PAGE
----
order of oddfish cover

The Order of Oddfish


I’m in the Mississippi Delta!

March 9 was my birthday. That makes me thirty-nine years old now. When I was a kid—say nine years old—what did I think I’d be like when I was thirty-nine? Honestly, I don’t remember. But I never suspected how happy it would make me when Heather and I had kids. I mean, I knew I’d be happy, but I’m unreasonably happy. There’s Lucy and me to the left, when she painted both our faces. And of course Heather and Ingrid to the right.

But right now I’m about 700 miles from them all! On Wednesday morning I jumped in the car and drove 12 hours, from Chicago to Indianola, Mississippi. Why? Because on Thursday I’m appearing at the B.B. King Museum and Delta Interpretive Center as part of their “Spring Fling” program. I’ll be doing theatrical readings from The Order of Odd-Fish and leading a “Dome of Doom” writing hootenanny / costumed dance party freakout. Then on Friday I’ll do the same thing at the Drew Public Library in Drew, MS.

I’ve been visiting a lot of schools and libraries this spring. If I’m lucky, sometimes the students I speak to give me Order of Odd-Fish fan art like this one below from Alyssa. It’s of Sefino in full butler mode. Great job, Alyssa!

ITEM! Remember how the German translation of The Order of Odd-Fish came out last October? It’s called Der Orden der Seltsamen Sonderlinge (that literally translates as “The Order of Weird Nerds”) and it’s been fun reading the reviews. I can’t read German, so I just use Google translate, which comes out rather nuttier than perhaps intended. I loved this positive review from nahaufnahmen.ch, in which the reviewer has one reservation. Google Translate, take it away:

“The only thing that gives reason to frown, the author of the affinity for cats, or better, dead cats. Again and again it is important that kittens should be murdered or to have a villain, the blood of cats.”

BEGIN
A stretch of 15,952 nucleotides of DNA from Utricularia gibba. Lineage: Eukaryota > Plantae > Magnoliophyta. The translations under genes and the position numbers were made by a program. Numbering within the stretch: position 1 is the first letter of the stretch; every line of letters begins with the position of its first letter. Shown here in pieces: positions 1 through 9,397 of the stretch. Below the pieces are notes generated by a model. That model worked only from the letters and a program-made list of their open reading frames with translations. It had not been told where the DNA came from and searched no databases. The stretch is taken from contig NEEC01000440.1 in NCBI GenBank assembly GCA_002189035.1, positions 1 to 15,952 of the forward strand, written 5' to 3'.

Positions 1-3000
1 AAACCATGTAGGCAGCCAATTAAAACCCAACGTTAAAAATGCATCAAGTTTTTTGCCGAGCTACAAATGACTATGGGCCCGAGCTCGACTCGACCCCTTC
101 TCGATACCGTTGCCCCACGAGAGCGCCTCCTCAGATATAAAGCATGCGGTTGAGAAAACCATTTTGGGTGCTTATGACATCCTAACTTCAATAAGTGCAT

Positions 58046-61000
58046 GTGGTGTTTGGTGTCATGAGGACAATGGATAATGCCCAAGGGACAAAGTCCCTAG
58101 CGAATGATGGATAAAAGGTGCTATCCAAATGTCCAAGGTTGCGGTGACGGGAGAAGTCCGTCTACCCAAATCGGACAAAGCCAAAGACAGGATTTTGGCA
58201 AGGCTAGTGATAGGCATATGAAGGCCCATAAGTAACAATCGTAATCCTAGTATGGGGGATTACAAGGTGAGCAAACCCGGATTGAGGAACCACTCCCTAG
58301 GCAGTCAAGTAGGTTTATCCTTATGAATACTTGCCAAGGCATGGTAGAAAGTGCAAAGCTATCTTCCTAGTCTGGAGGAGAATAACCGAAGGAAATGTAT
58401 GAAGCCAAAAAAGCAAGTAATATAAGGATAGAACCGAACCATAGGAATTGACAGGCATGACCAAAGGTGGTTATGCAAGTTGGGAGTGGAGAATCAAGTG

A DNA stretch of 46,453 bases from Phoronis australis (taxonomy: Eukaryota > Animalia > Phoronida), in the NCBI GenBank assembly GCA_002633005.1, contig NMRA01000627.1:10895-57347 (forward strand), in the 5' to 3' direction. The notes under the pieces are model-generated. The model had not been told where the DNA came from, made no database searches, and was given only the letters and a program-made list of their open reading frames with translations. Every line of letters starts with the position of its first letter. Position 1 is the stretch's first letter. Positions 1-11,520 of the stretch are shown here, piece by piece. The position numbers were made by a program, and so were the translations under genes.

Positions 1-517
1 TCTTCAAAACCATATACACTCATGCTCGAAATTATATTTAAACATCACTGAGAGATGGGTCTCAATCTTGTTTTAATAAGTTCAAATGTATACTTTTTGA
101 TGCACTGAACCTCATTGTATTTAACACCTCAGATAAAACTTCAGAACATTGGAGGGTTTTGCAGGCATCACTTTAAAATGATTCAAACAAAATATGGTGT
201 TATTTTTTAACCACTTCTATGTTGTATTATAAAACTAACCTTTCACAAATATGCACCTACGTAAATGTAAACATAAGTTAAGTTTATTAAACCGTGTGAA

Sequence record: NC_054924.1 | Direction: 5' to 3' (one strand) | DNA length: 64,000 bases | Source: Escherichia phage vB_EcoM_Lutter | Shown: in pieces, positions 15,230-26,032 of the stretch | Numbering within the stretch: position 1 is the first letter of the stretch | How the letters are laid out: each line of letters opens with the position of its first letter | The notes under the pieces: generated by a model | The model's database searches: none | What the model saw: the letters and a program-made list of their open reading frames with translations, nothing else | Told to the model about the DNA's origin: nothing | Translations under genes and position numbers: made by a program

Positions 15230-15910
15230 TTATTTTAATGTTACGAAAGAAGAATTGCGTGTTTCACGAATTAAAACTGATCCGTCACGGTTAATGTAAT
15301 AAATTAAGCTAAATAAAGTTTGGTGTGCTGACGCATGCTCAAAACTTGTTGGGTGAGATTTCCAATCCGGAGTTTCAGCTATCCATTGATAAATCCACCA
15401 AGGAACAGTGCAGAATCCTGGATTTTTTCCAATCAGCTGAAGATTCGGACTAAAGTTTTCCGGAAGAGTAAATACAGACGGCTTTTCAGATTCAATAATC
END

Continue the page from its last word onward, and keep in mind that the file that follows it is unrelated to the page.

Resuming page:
Well, that’s a pretty fair assessment, actually. Here are other Google-translated German reviews from literaturemarkt.info and media-mania.de).

Speaking of the German edition: Sondra Eklund of the book blog Sonderbooks (who’d written a great review of Odd-Fish here) has started a strange and fascinating project: a line-by-line comparison of the English and German versions of Odd-Fish! This is intense. In each installment, Sondra unearths new delightful German phrases for us to learn while reading along in the book. Here’s the first installment, the second installment, the
third installment, and the fourth installment. Each Sunday she adds a new episode.

Click over to learn marvelous words like “Flusskrebs” (crawdad), “Schaltern und Schiebereglern” (dials and switches), or “Papperlapapp” (balderdash). Papperlapapp! Delicious. In some places the translator, Wolfgang Thon, even outdoes the original text: “dangerous companion” translates to “Gefährlichen Gefährtin,” and Sondra says “this is a case where the translation trumps the original by at least ten points.” I have to agree, that’s a lovely and quite Odd-Fishian phrase. But the best part is the discovery that the Belgian Prankster is translated as “der Belgische Scherzkeks.” Which basically “Belgian joke-cookie.” BELGIAN JOKE-COOKIE! I love it. Thanks for doing this, Sondra!

OK, I’ve been driving for 12 hours and I need to sleep before tomorrow’s hoo-hah. Good night!

90-Second Newbery Film Festival in Portland Recap

Last Saturday we screened the 90-Second Newbery Film Festival in Portland, OR at the Central Library in the Multnomah County Public Library System. It went off beautifully! And just as at our New York screening and Chicago screening, there was an overflow crowd (over 150 people!). But I think everyone who really wanted to get in, got in. I know all the young filmmakers did.

I couldn’t have done it without the fine folks at the library, such as Sarah Mead, Cynthia Strasfeld, and Violeta Garza (my old friend from my JET days). The whole thing was suggested by Alice McKee, who also got me in to speak at Laurelhurst School, whose classes did these delightful versions of The Witch of Blackbird Pond and When You Reach Me. Clown Heather Pearl helped out at the screening too, which I appreciated. My friends Joe Fusion and Madeleine Steele were kind enough to let me stay at their house for the week (only a few blocks from Klickitat Street of the Ramona books!). And thanks to Erin Fitzpatrick-Bjorn for taking all these pictures.

But the person I relied on most when I was onstage was my co-host, YA author Laini Taylor, who was always ready with a bit of Newbery trivia or embarrassing anecdote about my past to trip me up. She’s the one with the pink hair:

The afternoon was kicked off with librarian Joel Craft’s Newbery theme song, and there was some music in the show by teenaged Portland band The Great Train Robbery. Thanks, gentlemen!